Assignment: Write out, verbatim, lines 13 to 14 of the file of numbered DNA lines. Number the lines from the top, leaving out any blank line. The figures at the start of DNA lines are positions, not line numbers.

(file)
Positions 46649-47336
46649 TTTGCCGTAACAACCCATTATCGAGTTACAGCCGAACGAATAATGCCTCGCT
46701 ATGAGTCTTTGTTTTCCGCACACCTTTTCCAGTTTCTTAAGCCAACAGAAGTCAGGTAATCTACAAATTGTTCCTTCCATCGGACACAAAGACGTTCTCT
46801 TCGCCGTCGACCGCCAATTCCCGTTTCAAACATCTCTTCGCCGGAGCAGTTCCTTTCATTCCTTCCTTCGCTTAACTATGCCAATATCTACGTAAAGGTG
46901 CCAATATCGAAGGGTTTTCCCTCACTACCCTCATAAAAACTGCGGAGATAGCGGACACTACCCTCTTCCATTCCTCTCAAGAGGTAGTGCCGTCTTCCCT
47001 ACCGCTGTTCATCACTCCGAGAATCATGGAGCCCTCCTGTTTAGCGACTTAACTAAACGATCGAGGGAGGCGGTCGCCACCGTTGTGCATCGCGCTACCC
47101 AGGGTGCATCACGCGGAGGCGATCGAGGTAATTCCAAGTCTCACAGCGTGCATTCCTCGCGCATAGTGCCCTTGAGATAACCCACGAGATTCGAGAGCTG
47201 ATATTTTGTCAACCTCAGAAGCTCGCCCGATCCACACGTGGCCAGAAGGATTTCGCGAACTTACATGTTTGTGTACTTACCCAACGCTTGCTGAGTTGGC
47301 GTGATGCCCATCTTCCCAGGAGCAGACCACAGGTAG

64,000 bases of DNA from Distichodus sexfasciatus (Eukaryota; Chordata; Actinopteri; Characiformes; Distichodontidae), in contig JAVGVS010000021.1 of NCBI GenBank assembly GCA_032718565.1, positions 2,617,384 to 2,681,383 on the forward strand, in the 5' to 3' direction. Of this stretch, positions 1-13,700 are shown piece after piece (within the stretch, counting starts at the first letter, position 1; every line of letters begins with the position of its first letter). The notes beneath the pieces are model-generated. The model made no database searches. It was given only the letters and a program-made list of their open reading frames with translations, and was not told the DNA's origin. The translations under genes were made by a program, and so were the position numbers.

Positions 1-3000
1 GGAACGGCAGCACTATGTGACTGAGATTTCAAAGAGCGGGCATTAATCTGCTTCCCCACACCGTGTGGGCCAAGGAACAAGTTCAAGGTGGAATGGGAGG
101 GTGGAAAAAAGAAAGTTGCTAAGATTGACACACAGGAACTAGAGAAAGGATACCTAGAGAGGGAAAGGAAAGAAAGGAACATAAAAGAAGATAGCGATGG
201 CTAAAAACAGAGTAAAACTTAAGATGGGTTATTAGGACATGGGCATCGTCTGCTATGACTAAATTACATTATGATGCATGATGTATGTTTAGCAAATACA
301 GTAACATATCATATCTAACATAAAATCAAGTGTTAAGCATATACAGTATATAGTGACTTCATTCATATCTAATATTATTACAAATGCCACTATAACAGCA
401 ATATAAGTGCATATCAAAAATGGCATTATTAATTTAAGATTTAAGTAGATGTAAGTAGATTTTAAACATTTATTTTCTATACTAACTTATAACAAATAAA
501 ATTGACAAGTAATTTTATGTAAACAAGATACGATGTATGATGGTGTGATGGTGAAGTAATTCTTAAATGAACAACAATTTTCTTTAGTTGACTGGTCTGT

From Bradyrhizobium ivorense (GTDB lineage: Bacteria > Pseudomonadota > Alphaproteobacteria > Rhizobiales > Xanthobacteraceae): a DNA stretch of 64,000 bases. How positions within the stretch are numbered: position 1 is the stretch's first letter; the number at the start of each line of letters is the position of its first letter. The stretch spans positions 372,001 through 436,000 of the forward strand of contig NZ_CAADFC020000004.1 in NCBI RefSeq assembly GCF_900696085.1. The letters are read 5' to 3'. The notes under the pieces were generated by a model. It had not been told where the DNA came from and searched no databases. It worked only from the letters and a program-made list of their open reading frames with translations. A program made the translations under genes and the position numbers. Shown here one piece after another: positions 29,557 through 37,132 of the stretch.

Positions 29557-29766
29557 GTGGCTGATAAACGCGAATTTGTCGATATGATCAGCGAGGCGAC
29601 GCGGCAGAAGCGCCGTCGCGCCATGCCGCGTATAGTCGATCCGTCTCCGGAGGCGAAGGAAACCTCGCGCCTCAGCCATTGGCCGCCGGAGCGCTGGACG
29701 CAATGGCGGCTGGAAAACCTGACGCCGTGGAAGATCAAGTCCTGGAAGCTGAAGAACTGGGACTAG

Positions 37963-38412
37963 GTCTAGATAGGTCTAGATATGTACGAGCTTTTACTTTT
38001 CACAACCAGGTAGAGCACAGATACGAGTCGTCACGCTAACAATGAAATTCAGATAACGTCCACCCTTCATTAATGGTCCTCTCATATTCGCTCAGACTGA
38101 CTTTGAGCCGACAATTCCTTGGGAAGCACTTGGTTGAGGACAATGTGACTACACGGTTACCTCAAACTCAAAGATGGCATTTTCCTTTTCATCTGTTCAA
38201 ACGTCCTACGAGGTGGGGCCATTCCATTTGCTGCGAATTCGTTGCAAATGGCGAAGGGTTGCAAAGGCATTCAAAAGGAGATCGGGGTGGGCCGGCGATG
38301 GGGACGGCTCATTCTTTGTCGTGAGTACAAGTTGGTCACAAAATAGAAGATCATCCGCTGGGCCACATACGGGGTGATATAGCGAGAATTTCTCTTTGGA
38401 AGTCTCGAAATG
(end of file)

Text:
101 GTGGAAAAAAGAAAGTTGCTAAGATTGACACACAGGAACTAGAGAAAGGATACCTAGAGAGGGAAAGGAAAGAAAGGAACATAAAAGAAGATAGCGATGG
201 CTAAAAACAGAGTAAAACTTAAGATGGGTTATTAGGACATGGGCATCGTCTGCTATGACTAAATTACATTATGATGCATGATGTATGTTTAGCAAATACA